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The first book in my Reading Anne Tyler in 2021 project and welcome to anyone who is reading along with me, catching up or finding this ages after. Please do share your thoughts in the comments at the bottom or add a link to your review on your blog or Goodreads. All the reviews I am alerted to will be added to the project page when I can, so do pop there to see what other people have thought, too.

My copy of this one was bought in April 2000 and read in May of that year (you can tell this is pre- me meeting my husband, as the gap between acquisition and reading gradually widened when I started seeing him to its current 12-13 months, where it has remained for many years now!). I recalled nothing of this book upon re-reading it.

It’s got a weird cover image of Edwardian ladies with parasols which left me confused until I was almost the whole way through the book; I still don’t really feel it’s representative of the book! It’s an American edition which I amassed when I was busy collecting her, having read my first one in 1997, but I’m not sure where I acquired it from now. Which edition did you read?

Anne Tyler – “If Morning Ever Comes”

(11 April 2000)

Although it is maybe a little patchy and uneven in places, this first novel is full of Anne Tyler’s later work, a sort of Overture (as indeed I remember Iris Murdoch’s “Under the Net” being when I read that as part of my re-read of her novels). It’s quiet, it features a quirky main character who has trouble fitting into the world, and most importantly centres on a family that doesn’t talk about anything:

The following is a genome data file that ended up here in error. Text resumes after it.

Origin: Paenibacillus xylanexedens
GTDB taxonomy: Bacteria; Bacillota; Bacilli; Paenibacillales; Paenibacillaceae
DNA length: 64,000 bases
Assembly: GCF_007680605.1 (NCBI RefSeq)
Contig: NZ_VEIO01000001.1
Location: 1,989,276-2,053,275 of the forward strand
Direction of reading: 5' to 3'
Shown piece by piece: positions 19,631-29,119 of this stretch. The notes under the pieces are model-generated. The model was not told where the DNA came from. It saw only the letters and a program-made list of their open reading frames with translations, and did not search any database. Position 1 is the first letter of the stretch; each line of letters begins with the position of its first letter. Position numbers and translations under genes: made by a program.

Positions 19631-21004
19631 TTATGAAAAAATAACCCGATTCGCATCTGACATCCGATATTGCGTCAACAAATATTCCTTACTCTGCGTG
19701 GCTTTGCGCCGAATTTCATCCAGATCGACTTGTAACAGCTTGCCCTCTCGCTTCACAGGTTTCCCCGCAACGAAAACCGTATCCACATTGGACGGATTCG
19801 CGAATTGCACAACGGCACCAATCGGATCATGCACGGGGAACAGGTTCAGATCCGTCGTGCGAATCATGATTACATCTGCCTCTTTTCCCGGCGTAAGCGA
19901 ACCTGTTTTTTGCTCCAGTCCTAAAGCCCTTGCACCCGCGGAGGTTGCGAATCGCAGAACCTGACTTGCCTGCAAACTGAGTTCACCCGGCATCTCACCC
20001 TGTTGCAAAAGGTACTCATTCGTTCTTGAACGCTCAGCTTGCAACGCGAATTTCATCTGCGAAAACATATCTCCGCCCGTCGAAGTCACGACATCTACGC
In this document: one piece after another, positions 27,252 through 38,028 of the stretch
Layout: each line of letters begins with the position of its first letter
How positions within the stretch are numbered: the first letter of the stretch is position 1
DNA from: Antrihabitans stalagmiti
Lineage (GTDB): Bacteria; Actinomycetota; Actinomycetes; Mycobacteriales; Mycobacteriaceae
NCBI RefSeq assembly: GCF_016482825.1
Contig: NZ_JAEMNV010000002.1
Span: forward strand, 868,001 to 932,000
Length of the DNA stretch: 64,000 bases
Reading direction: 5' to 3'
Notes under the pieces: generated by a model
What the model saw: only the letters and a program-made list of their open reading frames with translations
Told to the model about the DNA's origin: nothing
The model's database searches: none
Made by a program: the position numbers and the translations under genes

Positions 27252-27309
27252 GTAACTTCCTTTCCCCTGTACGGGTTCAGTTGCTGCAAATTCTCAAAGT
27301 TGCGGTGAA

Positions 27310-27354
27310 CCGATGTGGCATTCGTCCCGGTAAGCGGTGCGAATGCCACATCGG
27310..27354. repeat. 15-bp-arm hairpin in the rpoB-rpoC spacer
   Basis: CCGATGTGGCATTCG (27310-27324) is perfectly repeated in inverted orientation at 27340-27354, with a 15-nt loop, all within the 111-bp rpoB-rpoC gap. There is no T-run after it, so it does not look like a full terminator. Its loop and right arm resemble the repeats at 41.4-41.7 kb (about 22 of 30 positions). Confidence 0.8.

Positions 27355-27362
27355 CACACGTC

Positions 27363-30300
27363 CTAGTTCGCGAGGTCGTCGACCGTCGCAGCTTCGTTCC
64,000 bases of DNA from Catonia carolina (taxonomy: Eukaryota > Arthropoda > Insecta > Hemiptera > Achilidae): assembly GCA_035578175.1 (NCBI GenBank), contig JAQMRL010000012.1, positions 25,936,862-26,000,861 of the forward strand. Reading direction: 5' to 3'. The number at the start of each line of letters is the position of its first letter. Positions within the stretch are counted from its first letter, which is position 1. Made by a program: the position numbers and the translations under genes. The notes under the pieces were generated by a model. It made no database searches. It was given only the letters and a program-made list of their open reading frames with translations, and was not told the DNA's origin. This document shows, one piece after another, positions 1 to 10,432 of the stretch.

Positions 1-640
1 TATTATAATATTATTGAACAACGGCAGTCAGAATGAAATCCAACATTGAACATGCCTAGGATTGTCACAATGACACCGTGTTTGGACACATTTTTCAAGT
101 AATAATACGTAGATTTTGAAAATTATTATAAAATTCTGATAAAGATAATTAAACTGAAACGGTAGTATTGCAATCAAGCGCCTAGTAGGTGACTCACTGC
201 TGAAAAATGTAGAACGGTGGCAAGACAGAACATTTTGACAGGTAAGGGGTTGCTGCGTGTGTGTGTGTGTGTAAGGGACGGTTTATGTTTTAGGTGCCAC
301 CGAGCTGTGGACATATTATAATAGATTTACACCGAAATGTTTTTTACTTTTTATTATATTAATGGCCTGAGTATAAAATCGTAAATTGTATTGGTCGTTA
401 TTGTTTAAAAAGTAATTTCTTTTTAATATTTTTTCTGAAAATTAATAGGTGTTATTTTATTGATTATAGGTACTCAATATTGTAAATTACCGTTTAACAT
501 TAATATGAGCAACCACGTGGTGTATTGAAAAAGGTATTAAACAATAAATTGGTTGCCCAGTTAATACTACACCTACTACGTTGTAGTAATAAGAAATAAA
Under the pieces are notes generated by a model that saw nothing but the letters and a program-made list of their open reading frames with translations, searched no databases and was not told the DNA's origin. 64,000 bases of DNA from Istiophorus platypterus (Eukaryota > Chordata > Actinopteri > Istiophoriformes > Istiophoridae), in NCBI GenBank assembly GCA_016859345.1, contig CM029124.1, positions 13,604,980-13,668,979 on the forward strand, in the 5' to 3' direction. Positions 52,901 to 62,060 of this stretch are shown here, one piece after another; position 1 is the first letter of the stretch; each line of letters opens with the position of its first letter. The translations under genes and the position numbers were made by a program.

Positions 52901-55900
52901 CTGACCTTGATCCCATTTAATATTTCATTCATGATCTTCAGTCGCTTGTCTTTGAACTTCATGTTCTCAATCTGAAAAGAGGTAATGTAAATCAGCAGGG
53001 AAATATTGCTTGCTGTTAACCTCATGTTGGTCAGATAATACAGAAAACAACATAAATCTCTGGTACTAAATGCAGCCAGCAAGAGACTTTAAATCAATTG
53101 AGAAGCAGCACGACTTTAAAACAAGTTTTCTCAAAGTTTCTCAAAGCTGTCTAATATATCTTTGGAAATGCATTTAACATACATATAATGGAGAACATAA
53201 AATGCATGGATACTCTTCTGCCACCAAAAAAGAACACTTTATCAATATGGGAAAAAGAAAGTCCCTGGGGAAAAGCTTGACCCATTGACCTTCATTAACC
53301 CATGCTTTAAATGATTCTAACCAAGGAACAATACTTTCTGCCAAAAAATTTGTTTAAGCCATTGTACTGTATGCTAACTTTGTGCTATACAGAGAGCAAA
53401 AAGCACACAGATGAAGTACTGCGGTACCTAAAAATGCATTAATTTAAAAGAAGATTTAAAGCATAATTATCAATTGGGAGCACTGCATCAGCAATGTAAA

All I’m trying to do is stop one more of those amazing damned things that go on in this family and everyone takes for granted, pretends things are still all right and the world’s still right-side up. The most amazing things go on in this family, the most amazing things, that no one else would allow, and this family just keeps on- (p. 190)

… at which point the speaker is, of course, cut off and silenced.

People do things almost by accident, in a dream, coming back from college for an unspecified amount of time, getting married, carrying on a probably inappropriate family tradition. Most of the actual action takes place off-camera, and I recall that being a common AT feature – even when a husband comes home to collect his errant wife, our point-of-view character takes himself off and has to rely on reportage the next day. Some pivotal scenes are described directly, but they’re a side-scene to the main event (I’m thinking of the bagpiper at the time of the father of the family’s death here). It’s an effective way, if a slightly odd way, of doing things, showing how families and communities absorb events, perhaps.